Act II (Hum Logos) is a 45-minute audio film spliced from the Pad.ma collection of the Radia Tapes. It covers two months after the Indian general elections of 2009, with the new cabinet in power. The film asks: if debate around these tapes was about whether they are edited or not, or as Justice Mukhopadhay put it, "splice has been added", then what can further editing do?
45 mins, text and original phone-tapped audio.
Gwangju Biennale 9, 2012
Corruption, Everybody Knows, E-flux, New York City, 2016
As If – tV, Clark House Initiative, Mumbai, 2015 (solo)
Nirankusha Fearless Speak, Bangalore, 2014 MoMA, New York, Flaherty Film program, 2014
Flaherty Seminar, New York, 2014
Tales from the Networked Neighbourhod: The Cinema of CAMP, DOCVA, Milan, 2014
Closely Guarded Phone Calls, Films Division, Mumbai, 2013
Citizen-Artist: Forms of Address, Chemould Prescott Road, Mumbai, 2013
The Skoda Prize Show, National Gallery of Modern Art, New Delhi, 2012
New Museum Triennial: Ungovernables, New York City, 2012
Experimenter, Kolkata, 2011
A screenplay in Courier 12pt melodramatic format, spanning the first three days of lobbying for cabinet spots, in the wake of the Indian general elections of 2009. The dialogue is entirely from phone taps made by the government. The screenplay slows them down and asks: what kinds of environments and scenes may lie behind them, and how are they connected?
Printed screenplay and IVR-based phone line, audience can type in scene numbers to hear dialogue in the original voices. Also performed as a reading.
A project of listening, including with our ears, to some materials that seem to not touch us directly, but make up our "environment".
The Radia Tap(e)s:
Act I Swearing-in Whispers
Act II Hum Logos
at Museum of Interruptions
Opening November 10, 6pm
With a reading of the screenplay
Act I: Swearing-in Whispers followed by a screening of
Act-II: Hum Logos
Corruption: Everybody Knows curated by Natasha Ginwala, continues through December 19, 2015 at E-flux, NY
Video project that takes us on new and recently rebuilt roads in Pakistan, Sri Lanka, the Maldives, and India. Endoscopic views from the interior of the road system, and of the interfaces through which pride, money, data, climate, and vulnerability are connected to it, heighten our sense of developmental possibility, failure, and the deep ambiguity of road achievements.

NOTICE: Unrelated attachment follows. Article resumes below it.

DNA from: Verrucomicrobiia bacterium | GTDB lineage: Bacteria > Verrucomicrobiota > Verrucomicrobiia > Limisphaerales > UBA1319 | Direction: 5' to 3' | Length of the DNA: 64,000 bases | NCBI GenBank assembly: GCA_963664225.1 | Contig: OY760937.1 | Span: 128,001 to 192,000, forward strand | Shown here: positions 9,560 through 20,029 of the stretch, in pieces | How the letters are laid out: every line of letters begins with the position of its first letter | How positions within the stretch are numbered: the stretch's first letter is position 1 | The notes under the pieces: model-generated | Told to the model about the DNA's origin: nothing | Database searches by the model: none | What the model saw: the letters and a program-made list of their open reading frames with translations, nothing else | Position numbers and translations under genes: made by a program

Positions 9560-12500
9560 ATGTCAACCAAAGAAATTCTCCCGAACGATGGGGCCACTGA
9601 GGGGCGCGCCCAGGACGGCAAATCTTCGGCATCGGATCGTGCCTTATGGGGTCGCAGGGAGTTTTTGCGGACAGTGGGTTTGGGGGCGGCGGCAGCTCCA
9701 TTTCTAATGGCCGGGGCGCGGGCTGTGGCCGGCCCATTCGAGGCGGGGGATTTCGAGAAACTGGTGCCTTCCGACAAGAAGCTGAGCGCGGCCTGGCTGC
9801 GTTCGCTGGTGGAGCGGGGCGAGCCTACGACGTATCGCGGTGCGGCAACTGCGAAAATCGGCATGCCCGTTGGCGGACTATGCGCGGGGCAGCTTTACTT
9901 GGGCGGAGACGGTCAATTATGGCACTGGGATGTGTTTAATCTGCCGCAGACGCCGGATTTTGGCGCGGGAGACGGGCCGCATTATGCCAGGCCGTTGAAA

‘A Passage Through Passages’ is a collaboration with anthropologists, and draws upon ethnographic and archival work in five field sites. This film is part of Roads and the Politics of Thought, a 5-year ethnographic study of road-building in South Asia.
On three screens, a city-symphony filmed by automated CCTV cameras in Amsterdam. The optical and motor capacities of these cameras are pushed to an extreme. Certain human subjects reappear near or far in the images, suggesting a form of reciprocal knowledge or intent, a secret pact between cameras and people.
A 100-foot long sequence of photo-cutouts, first shown at the Chennai Photo Biennale, March 2019
20 mins, HD. 2 - channel installation
Filmed in Guangzhou at the Zhuhai International Container Terminal
Single exposure solar cyanotype print on cotton fabric
CAMP with Shunya collective and Clark House Initiative 22 x 5 feet
An image of the sea as its own “country”, with frontier towns at its edges disorients an easy reading of this territory
A three-channel installation from 8mm film From the Clark House family archives, sequenced in a timeline as above. Each screen is a different part of the same 8mm frame, usually a face.
Feature-length travelogue by sea between western India, eastern Africa and the Persian gulf. First shown at a purpose built outdoor cinema on the creekside in Sharjah in 2013, where many of the sailors gather. Shown in Documenta 13 in an abridged form, as part of the installation The Boat Modes.
83 mins. Original format(s): HDV, SDV, VHS, Cellphone videos (variable). Stereo audio and in-cameraphone music.
4 channel HDV, 8 minutes
A film that compiles observations made by volunteer guards watching the English Channel, over one year. Filmed by small cameras connected to the eyepiece of telescopes. Produced with the National Coastwatch Institution, Folkestone, Kent, UK.
60 minutes, 5.1 surround sound.